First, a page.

I had already finished my weekly blog post discussing the comparison of sick and well care health care systems. However, I read through the article in The Week, listened to a segment on 60 Minutes TV show and had listened to numerous news pieces regarding Brittany Maynard, a “beautiful newlywed” who was diagnosed with a malignant brain tumor in January. She was told in April that she had only six months to live.
She took an interesting approach to her disease and after discussions with her family, moved with her husband to Oregon, one of the only five states in the U.S. that allow doctor-assisted suicide. This is where a physician can prescribe a lethal medication that the patient, in this case Maynard, can plan to ingest in their own bed, home, etc. with her husband, family and her/their side.
Ms. Maynard, in the last few weeks, has become “ a remarkably effective” campaigner for assisted suicide to be legalized nationwide. “I do not want to die,” said Brittany Maynard in CNN.com. “But I do not want to live into the end stage of this illness, when the fast growing tumor would eat deeply into my brain, changing my personality, stealing all motor and cognitive control, and inflicting pain even morphine couldn’t mask. All that I and people like me ask is that we be allowed to exert what little control we still have over our destinies, by choosing a death with dignity. Who has the right to tell me that I don’t deserve this choice?”
I have thoroughly examined my thoughts and feelings on this matter and have questioned what I would do in the same situation. However, as I visited a friend a few days ago, slowing dying of a metastatic/spreading cancer, I asked my friend what I could do for him as a courtesy. He begged me to please let him die. I also remember my own mother begging me to let her die after a number of strokes and her worsening Parkinson’s disease as well as her Alzheimer’s disease. The panic and misery in both their eyes as well as the same situations that I have seen many times in my practice where patients have no treatment options in light of their growing, spreading cancers has convinced me that the choice to end life can be a choice. Notice that I said CAN. Why not should? This, as many have mentioned, is a slippery slope.
I think that Oregon and the other states that allow physician assisted suicide require two doctors to certify that the patient has less than six months to live. The patient must then pass a battery of tests to prove that he or she isn’t depressed, acting impulsively, or being coerced. If the patient “passes” all the evaluating tests and still chooses to proceed with the doctor-assisted suicide, they must administer the medication their selves. Other states have looked into Oregon’s model because since the law went into effect in 1997, only 750 Oregonians have ended their lives with a physician’s assistance, all meeting the proper criteria.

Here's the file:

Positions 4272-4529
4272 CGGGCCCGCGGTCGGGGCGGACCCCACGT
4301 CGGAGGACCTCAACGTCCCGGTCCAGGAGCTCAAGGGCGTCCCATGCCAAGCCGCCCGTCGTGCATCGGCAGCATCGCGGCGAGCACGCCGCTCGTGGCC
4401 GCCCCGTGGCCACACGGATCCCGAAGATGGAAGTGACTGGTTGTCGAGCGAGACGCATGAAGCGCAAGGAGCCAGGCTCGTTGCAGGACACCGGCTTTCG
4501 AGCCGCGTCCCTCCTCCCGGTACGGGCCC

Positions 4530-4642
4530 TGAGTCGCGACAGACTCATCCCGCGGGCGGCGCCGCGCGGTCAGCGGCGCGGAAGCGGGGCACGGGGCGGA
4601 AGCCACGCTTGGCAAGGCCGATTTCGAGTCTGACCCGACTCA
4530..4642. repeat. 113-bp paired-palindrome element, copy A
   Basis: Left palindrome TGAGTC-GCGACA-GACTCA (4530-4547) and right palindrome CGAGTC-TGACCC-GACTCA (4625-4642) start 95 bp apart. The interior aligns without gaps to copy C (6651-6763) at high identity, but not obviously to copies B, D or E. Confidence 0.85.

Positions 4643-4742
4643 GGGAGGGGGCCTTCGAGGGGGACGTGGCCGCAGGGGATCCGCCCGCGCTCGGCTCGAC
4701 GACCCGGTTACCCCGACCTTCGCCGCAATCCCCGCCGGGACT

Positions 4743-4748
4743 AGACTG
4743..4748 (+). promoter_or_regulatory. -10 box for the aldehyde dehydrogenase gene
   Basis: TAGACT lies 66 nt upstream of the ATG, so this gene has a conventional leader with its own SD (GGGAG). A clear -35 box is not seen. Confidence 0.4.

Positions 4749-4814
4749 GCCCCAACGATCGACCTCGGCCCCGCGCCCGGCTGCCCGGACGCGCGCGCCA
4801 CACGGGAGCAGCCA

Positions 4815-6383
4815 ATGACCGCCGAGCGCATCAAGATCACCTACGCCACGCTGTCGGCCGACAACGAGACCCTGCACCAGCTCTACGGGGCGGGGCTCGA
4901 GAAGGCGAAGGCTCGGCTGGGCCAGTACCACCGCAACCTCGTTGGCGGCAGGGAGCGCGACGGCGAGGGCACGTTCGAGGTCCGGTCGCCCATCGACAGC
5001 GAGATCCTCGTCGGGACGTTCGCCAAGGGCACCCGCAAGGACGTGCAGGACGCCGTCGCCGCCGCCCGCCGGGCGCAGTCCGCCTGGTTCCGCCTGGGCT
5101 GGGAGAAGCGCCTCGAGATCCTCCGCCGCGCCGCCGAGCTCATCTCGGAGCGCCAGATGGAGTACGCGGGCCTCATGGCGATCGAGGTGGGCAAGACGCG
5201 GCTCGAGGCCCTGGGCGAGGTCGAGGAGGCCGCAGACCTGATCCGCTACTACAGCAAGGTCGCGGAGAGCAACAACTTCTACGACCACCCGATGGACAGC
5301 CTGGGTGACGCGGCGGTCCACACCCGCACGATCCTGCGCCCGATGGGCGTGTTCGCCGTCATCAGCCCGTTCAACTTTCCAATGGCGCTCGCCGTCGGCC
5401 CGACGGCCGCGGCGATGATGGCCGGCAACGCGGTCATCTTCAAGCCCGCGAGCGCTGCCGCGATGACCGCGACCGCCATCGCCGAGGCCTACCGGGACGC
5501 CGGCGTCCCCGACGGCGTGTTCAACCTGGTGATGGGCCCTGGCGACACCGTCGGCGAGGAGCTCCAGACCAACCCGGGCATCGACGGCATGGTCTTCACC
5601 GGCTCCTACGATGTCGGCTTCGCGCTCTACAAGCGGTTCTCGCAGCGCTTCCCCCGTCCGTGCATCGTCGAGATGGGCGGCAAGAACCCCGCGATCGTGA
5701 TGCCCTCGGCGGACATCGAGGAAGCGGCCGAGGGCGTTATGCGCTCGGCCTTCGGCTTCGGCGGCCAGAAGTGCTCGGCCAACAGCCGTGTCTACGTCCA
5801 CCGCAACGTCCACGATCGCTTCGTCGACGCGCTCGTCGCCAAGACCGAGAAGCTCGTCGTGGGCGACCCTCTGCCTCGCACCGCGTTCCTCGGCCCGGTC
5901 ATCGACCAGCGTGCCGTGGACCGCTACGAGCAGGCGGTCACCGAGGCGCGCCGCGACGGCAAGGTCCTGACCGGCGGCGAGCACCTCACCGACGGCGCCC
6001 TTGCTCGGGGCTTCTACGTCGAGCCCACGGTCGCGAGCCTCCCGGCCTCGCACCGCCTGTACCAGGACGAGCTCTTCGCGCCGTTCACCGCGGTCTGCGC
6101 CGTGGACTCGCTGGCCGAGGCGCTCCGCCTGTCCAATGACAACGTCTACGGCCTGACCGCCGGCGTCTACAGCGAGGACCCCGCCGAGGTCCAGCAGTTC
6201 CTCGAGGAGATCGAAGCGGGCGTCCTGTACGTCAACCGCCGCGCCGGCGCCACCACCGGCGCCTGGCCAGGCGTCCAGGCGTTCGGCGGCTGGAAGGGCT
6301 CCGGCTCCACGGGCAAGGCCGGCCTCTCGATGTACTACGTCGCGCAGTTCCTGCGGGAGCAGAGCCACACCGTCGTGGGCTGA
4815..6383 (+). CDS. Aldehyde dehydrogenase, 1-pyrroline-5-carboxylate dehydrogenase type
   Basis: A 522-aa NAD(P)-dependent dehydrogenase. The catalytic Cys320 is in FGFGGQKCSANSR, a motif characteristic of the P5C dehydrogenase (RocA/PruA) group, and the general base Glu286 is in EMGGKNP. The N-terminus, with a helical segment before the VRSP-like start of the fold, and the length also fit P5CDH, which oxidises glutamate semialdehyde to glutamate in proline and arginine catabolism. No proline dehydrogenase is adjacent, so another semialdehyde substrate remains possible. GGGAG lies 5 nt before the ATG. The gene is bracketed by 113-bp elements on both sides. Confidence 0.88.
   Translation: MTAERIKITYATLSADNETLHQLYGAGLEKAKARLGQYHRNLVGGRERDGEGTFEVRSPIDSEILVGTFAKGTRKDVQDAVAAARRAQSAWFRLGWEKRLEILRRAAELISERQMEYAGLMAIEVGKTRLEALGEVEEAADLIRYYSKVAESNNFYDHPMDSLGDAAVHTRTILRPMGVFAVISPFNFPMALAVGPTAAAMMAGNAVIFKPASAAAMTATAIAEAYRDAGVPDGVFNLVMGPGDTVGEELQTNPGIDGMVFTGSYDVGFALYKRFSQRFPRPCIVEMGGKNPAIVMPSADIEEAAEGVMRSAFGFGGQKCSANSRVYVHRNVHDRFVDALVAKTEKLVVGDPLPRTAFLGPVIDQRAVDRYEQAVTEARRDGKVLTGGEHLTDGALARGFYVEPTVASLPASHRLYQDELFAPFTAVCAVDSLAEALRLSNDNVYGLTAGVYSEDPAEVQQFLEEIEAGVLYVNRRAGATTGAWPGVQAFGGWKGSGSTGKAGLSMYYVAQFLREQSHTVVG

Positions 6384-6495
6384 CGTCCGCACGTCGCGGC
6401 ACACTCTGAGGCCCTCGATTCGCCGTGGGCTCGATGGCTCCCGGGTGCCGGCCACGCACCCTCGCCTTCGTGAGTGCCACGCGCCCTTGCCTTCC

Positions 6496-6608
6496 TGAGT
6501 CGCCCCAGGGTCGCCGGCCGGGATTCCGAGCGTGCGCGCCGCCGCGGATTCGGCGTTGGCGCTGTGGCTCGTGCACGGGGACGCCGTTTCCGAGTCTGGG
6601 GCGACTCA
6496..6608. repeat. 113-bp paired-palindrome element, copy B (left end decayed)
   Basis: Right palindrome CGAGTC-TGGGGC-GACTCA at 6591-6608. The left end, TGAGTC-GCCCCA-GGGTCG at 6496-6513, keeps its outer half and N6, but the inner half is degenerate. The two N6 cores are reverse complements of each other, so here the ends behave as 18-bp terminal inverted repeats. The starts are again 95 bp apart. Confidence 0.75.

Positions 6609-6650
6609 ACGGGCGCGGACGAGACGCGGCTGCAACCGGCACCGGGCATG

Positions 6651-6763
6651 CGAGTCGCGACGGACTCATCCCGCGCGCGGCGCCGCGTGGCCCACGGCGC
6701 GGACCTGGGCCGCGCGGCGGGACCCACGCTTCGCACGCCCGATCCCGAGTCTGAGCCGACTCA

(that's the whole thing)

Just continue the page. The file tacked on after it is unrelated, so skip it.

As Michael Gerson stated in his commentary in The Washington Post, “All of us can imagine horrible circumstances in which we’d want the same choice as Maynard’s. But establish the “right” of sick individuals to kill themselves and the right “begins to look more and more like an expectation.” And truly, that isn’t a society we want to live or die in. Look at the European countries that have assisted suicides. The lines and criteria seem to have become blurry and in my eye worrisome. The question that I bring up is in the environment of the Affordable Care Act where we are already seeing restriction of care and possibly the “death panels,” will assisted suicide in terminally ill patients be a way of controlling costs? Remember, the last two years of our health care lives are the most expensive. Therefore if the governing forces of health care could change these criteria so that regulations now not only allow doctor assisted suicides but also start to require it for certain diagnoses.
Sounds far out doesn’t it? However, think about some of the long waiting times for operative procedures in England. Waiting times of six to 18 months for a procedure seems without knowledgeable or ethical basis. But if you think carefully the prolonged waiting times allow the patients with higher co-morbidities to die before their appointed surgeries. This way the surgical procedures have a lower complication rate, eliminate many admissions to the intensive care unit and also readmissions. This saves the health care system millions of dollars.
So, maybe the idea of death panels and the use of “assisted suicides” are not so “far out” to control costs in an environment of sustainable costs basis for the ACA.
I still believe that physician assisted suicides have some value for the terminally ill in pain, with no hope of survival. We just have to be very, very careful about the criteria and laws that establish the criteria, not allowing any leeway for anything other than criteria as set up by states like Oregon. We need to be careful of the slippery slope and who is enforcing the criteria and testing.
I also need to ask the question that has been bothering me. In this Ebola “crisis” where is the Surgeon General or the nominated Surgeon General? Why do we need to have the President name an Ebola Czar, which is unconstitutional, when we have or should have a Surgeon General? Also, as I have mentioned, why is it always we the U.S. that always come to the aid of others, especially when it puts all our citizens in jeopardy? Do we need to send 3,900 troops to help “combat” the Ebola crisis in Wets Africa?